My daughter didn’t want to ski. No way, no how, she wasn’t having it. Mari isn’t exactly the type of kid who is eager to jump at the opportunity to try something new. After all, it did take her 12 months to become brave enough to go down the big slide at her preschool’s playground. Ben, however, was more than ready to hit the slopes. From the moment I first mentioned ski school, he was on board and ready to go. Twins are funny that way. Together since the womb, but so different in so many ways.
Unfortunately for Mari, she has a mom who doesn’t give in very easy. My kids had the opportunity to go to ski school at Mammoth Mountain and dangit, they were going to try it. I likened ski school to vegetables- try it first and if you don’t like it, then we’ll talk. So we headed to the main lodge at Mammoth to check in, rent our equipment, and get this party started.
I must have heard “Mommy I don’t want to go to ski school” come out of Mari’s mouth no less than 25 times as we fitted her skis and strapped on her boots and purchased some last minute goggles to slide over her helmet. Over and over I explained that she was going to be on a little hill with little kids who are all learning to ski for the very first time. My words didn’t seem to hold much weight with my very stubborn four year old. She moped and whined, knowing all the while that she was not going to win this battle. Soon the kids were all set to ski and joined a bunch of other children who were getting ready to learn the ropes on the bunny slopes. I gave them each a kiss, listened to one final plea from Mari, and then went to hide in a viewpoint out of sight.
Their teacher, a twenty something who just had that “I live on the slopes” type persona. She was in charge of the twins and another little girl who was learning to ski for the very first time. At first, the kids learned how to walk in one ski on relatively flat land. Both of my kids seemed to pick it up pretty quick, the other little girl had no such luck. Then they added a second ski and began waddling around. The other poor girl couldn’t seem to figure out how to stand with two long slabs attached to her feet. She appeared to be a little young and just didn’t have the coordination quite yet. After 15 minutes of unsuccessful attempts, another instructor took her inside to play. Meanwhile, my kids had become ski walking pros and were practically begging to get on the magic carpet which took them to the top of the small slope in the instruction area. They rode down the slope one at a time, with the instructor holding their hands and guiding them into making a “pizza wedge” so they could learn to stop.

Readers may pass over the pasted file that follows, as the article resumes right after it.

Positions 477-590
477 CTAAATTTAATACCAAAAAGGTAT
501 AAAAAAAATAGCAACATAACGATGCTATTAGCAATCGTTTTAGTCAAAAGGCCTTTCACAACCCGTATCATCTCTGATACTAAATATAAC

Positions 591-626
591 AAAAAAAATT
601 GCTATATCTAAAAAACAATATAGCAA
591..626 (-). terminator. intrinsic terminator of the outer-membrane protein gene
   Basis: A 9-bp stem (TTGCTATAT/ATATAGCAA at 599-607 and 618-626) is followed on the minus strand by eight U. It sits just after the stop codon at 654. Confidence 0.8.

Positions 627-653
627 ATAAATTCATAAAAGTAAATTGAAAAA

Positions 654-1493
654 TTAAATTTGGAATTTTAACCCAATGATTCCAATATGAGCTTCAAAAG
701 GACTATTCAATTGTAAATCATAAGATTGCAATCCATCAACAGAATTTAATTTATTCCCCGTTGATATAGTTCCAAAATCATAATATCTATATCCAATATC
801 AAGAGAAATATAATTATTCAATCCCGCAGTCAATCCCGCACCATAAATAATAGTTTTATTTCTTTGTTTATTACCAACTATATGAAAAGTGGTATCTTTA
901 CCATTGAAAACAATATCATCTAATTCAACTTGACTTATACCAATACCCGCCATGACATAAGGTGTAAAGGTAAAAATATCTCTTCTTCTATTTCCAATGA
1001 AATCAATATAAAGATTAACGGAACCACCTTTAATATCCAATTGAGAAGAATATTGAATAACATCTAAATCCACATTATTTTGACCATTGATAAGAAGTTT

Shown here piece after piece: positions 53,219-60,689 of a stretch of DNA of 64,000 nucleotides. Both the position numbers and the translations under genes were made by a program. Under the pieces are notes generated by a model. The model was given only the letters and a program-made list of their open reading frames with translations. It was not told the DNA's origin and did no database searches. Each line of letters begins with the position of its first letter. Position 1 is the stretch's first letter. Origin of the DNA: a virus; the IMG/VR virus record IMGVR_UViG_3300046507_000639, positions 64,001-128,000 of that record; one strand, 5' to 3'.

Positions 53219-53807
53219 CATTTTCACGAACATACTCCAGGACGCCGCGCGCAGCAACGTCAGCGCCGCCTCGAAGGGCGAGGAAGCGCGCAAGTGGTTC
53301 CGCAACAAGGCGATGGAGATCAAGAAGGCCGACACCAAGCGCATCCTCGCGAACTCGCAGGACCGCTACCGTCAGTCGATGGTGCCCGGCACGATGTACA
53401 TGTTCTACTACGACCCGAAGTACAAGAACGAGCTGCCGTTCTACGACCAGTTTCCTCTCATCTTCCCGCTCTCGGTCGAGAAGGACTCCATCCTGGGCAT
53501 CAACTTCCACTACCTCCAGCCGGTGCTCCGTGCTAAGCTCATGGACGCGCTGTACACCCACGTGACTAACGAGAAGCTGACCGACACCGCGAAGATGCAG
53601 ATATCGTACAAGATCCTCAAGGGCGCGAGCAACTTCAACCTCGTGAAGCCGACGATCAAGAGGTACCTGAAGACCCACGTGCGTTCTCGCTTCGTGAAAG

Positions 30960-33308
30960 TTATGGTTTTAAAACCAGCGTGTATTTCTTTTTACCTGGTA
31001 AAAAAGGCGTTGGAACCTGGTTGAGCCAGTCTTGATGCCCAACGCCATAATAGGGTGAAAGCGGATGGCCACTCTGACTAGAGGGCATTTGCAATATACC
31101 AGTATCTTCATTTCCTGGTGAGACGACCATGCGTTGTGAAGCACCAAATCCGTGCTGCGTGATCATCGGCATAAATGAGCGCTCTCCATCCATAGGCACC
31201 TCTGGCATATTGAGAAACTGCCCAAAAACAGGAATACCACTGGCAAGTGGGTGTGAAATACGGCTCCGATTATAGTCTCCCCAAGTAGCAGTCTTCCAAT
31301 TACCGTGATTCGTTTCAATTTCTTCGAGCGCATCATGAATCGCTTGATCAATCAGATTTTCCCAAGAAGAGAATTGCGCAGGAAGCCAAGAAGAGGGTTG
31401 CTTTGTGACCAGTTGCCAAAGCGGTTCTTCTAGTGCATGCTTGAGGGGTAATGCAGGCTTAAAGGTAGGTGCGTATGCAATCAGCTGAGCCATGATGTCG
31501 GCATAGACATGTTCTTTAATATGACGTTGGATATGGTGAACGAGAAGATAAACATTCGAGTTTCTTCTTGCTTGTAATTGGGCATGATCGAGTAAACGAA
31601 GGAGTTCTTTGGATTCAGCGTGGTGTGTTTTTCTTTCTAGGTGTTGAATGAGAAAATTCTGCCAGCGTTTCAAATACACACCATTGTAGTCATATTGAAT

After a few runs, they headed inside to grab some hot chocolate and a snack. I ran to check in with them before they headed inside. Mari was the first to see me and greeted me with an exuberant “Mommy I love skiing!” Success!
After snack time and a ride on the scenic gondola, the kids came back to finish their lesson. By now, they were smiling ear and ear as they skied for a few seconds at a time without the instructors hands on theirs and constantly yelling back at me to make sure I saw just what skilled skiers they had become.
My biggest regret is that we had only scheduled one half day of ski school into our itinerary. The kids beg me to take them skiing again every time they see snow on the television. Next year, I plan on putting them in two full days so that they can fully grasp the concept and be ready to hit the slopes with their dad. Who knows, maybe next year I will join them on the bunny slopes. I think the instructors at Mammoth can even teach this old dog some new tricks.
Spring is the perfect time to find skiing deals and packages. Looking for a great place to stay in Mammoth? Check out my review of the Juniper Springs Resort.
Disclosure: My kids received complimentary ski school at Mammoth Mountain so that I could review the program and write this story. Mammoth Mountain did not ask that I express any particular point of view and all the opinions I expressed were entirely my own.